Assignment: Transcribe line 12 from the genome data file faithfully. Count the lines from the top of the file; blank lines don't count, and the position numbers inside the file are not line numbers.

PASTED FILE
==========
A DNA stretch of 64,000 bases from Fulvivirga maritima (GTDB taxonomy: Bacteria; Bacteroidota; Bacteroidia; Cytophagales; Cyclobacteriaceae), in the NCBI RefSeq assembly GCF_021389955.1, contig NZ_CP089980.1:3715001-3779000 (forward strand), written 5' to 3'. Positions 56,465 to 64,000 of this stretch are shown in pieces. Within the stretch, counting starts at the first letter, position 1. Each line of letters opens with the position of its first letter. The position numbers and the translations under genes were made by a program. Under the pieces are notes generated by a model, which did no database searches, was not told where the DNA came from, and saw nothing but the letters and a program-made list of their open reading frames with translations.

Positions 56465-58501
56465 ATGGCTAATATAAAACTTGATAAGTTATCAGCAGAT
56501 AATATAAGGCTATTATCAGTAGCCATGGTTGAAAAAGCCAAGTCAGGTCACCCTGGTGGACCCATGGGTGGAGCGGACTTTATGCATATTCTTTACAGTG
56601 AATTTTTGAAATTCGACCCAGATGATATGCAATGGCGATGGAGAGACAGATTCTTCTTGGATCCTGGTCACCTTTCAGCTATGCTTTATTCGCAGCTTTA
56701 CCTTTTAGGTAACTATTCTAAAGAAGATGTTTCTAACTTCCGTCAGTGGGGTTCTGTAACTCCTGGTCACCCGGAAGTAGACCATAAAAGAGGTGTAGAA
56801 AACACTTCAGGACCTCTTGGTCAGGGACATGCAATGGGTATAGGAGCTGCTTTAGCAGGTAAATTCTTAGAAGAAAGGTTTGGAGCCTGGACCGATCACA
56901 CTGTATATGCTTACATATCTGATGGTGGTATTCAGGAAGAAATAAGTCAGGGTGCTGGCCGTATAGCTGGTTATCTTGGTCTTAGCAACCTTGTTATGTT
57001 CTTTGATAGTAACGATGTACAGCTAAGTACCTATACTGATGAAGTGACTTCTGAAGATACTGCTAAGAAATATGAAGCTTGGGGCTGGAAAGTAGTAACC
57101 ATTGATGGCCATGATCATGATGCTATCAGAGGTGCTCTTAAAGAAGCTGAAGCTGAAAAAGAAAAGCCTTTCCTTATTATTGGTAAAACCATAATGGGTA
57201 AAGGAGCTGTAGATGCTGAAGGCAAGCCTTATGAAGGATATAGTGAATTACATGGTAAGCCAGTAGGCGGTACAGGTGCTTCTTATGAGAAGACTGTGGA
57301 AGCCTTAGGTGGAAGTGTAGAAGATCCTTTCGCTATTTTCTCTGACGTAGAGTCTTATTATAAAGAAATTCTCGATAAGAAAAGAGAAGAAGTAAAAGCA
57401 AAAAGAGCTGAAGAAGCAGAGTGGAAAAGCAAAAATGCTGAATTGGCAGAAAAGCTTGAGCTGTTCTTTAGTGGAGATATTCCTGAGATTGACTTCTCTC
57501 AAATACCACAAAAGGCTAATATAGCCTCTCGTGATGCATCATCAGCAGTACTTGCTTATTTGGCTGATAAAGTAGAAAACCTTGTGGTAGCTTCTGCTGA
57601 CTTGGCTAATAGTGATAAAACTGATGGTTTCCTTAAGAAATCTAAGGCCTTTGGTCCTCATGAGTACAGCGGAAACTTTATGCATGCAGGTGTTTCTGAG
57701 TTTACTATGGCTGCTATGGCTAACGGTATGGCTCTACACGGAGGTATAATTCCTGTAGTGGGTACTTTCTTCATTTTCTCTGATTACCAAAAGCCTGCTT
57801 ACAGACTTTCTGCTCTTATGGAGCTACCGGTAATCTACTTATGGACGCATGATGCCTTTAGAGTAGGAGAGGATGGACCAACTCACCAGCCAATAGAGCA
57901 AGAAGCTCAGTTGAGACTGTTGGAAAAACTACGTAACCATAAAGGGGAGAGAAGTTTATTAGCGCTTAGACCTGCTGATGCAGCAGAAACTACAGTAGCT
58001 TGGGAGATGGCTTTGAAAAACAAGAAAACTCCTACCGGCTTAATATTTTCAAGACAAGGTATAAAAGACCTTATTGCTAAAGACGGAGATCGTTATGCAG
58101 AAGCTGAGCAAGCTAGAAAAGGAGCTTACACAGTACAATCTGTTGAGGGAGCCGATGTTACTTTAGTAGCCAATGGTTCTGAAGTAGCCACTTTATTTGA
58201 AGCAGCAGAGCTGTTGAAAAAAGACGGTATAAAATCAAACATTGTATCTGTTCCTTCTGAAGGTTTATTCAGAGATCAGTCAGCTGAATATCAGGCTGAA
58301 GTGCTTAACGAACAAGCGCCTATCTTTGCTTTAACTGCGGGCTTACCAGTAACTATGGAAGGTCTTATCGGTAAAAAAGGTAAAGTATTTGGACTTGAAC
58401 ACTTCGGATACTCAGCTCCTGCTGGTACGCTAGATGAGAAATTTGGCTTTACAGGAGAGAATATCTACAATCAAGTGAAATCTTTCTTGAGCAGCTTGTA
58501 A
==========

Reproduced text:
57301 AGCCTTAGGTGGAAGTGTAGAAGATCCTTTCGCTATTTTCTCTGACGTAGAGTCTTATTATAAAGAAATTCTCGATAAGAAAAGAGAAGAAGTAAAAGCA